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Handover and accountability
Has your organisation conducted a formal analysis of the way it conducts handover between shifts? Whenever one staff member or a group of staff hands over care of a service user, communication is paramount. Each staff member on a shift, whether working in a team in a care home or alone in a domiciliary setting is personally responsible for and accountable for their actions. When they hand over to another person or team, that accountability is also handed over. At that time there is a need to transfer information on service user care and safety issues, to ensure the continuation of communication and information, and facilitate adequate records. Effective handover is a critical part of professional support and care. Research in Canada has verified what we all know anecdotally, and that is that without effective handover, service user care and safety are seriously compromised. (Dowding 2001; Kerr 2002; Miller 1998) (Anthony and Preuss 2002). Research, also in Canada, established that lack of effective communication was the cause of almost 70% of significantly dangerous events in care services.
Research on methods of communicating handover information, again conducted in Canada, found that approximately one third of handovers were conducted with some form of written record of the information conveyed, and that two thirds were informal to a lesser or greater degree and no records were kept. Any survey of methods of handover used in UK care services is likely to find this kind of result, at best. Quality assessors and inspectors regularly report that shift handover systems are either non-existent, or poorly structured and recorded. In the services where handover is less than comprehensive, and recorded, the service itself is at risk, and individual staff are also open to challenge. The service, without robust and recorded handover systems, cannot prove that relevant risk management procedures have been followed, and that it has discharged its duty of care towards its service users. Such a challenge, if made, goes to the fundamental competence of the service, and not being able to prove adequate systems would be likely to result in serious downgrading in the case of quality assessments, and legal challenge in the case of registration compliance inspection. To make matters worse, revisit the statistic above, that 70% of significantly dangerous events were caused by lack of effective communication, and it should be realised that any service which is not compliant in this area is far more likely to have unpleasant accidents, incidents and complaints, against which it will have little if any defence.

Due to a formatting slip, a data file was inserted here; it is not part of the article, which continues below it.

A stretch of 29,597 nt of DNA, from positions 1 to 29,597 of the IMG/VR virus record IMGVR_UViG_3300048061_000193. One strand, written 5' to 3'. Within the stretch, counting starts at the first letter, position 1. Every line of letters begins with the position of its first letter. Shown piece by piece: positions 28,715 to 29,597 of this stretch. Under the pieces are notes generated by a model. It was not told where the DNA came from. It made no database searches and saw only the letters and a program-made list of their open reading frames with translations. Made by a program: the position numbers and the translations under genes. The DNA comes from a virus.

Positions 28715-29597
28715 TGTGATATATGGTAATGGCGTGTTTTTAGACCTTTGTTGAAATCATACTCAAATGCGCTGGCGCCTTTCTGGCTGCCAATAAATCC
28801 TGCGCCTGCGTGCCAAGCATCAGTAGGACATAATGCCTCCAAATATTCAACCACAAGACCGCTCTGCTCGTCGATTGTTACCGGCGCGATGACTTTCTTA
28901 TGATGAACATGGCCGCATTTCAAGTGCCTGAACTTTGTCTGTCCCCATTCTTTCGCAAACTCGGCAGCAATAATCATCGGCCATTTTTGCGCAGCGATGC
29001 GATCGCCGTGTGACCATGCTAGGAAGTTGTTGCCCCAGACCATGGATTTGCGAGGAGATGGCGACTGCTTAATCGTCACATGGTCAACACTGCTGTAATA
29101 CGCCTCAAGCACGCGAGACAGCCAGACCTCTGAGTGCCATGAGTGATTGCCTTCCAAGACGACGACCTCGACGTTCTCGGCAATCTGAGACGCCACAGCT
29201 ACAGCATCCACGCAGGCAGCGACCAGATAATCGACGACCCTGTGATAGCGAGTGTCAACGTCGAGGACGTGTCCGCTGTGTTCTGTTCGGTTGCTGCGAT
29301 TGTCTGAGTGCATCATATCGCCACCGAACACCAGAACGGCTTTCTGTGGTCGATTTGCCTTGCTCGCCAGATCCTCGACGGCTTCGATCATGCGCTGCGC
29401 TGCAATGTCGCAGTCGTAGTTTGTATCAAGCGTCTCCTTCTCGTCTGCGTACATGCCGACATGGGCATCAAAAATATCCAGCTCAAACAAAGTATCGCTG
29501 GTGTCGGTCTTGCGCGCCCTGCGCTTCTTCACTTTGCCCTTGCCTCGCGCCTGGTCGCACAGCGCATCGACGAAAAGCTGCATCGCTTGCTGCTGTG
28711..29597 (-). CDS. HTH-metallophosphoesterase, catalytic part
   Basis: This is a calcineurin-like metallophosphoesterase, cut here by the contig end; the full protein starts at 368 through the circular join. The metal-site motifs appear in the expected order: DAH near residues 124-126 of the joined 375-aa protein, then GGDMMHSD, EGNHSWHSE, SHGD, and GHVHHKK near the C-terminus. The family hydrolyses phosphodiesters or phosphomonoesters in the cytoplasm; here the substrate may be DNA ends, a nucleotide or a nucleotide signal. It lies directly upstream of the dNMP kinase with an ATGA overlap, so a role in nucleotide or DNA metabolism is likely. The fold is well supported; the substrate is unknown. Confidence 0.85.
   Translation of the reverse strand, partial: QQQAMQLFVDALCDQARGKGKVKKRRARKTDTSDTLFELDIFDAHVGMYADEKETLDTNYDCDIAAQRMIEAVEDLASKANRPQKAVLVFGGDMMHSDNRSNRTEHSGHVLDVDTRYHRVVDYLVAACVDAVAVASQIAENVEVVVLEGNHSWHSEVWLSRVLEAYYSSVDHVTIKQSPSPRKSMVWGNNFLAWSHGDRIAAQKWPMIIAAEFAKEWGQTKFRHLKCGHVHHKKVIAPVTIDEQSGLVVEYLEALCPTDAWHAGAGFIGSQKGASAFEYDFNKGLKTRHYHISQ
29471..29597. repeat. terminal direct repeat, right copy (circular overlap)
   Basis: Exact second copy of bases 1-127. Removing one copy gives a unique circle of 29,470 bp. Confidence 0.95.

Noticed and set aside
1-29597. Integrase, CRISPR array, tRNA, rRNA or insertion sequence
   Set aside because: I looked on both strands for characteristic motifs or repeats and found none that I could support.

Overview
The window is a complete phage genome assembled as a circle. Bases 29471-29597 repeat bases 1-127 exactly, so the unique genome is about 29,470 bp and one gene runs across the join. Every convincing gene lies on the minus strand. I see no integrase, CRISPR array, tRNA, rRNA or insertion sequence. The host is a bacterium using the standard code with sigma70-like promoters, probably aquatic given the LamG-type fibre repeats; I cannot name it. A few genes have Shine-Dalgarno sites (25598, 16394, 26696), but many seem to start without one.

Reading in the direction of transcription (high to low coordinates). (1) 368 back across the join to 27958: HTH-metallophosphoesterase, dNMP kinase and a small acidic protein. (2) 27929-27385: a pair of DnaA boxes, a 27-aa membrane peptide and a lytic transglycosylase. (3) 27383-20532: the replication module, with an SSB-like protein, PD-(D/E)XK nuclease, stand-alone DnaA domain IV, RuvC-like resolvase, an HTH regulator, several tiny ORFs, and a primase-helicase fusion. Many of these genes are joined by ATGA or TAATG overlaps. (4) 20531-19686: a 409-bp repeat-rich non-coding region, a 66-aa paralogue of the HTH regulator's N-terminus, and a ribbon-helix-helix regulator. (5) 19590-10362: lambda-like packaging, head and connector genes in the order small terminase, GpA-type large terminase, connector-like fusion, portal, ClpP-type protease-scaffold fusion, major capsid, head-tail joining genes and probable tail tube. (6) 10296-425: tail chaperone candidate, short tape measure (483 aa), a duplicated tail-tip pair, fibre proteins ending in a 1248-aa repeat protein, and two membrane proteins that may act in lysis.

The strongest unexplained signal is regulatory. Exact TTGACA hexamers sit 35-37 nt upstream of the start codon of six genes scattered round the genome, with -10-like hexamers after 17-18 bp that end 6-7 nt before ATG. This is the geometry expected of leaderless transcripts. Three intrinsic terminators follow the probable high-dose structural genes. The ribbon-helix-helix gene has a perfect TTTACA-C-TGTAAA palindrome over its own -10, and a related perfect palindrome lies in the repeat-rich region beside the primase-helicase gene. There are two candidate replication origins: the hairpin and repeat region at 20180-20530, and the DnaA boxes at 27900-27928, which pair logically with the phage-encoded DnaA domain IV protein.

The answer therefore, if the service is lacking in any way in this regard, is to introduce robust handover procedures as soon as possible. In the domiciliary care setting, handover takes place when there is a change of carer for whatever reason, planned or unplanned. This will normally happen each week when carers have days off, at holiday times, and in the event of unplanned absences. The handover system must be capable to effectively meeting the communication needs of each situation, even if unplanned. The emphasis, due to the fact that handover will seldom be face to face, will be on documentary records. In the care home setting, handover occurs whenever there is a change of shift leader, or key worker. The model in a care home is usually a face to face handover, but that tends to militate against a documented record, which is a problem. In both cases, each service user should be reviewed, and any risk management issues identified, discussed and responsibly handed over to the oncoming shift.
In the case of individuals, they also have a duty of care and competence with respect to their employer’s business. While it is pretty obvious that a professionally qualified carer, such as a nurse, is significantly at risk if they do not participate appropriately in handover, the same applies to other staff, even non carers, who can be said to have a duty to hand over to the relevant person or persons any information which affects the well-being of a service user, or the integrity of the employer.
The introduction of handover where it has not been done, or done very superficially, can be a problem. Staff used to “getting on with it” may see little value in taking time out to carry out effective handover, and will almost certainly moan about documentation. As with care planning , where similar objections occur, it is the task of the manager to train staff to understand the organisational and personal risks from not addressing the issue. To follow through to develop a system, it is almost always found that a system which works is one in which the staff themselves have been involved in development. The QCS compliance management system for instance, makes general statements about handover, but it is acknowledged that each service needs to flesh this out into its own detailed procedures which take into account the risk profile of the service users, the premises, and the staff’s own methods of working. If the staff do not sign up completely to the need for effective handover, and take ownership of the system which is to be implemented, it will quite simply not work.
If you have not conducted a review of the effectiveness of your handover system, carrying one out and acting on it should be at the top of your New Year resolutions list.
Happy Christmas and a safe and prosperous New Year to you and all of your service users and staff.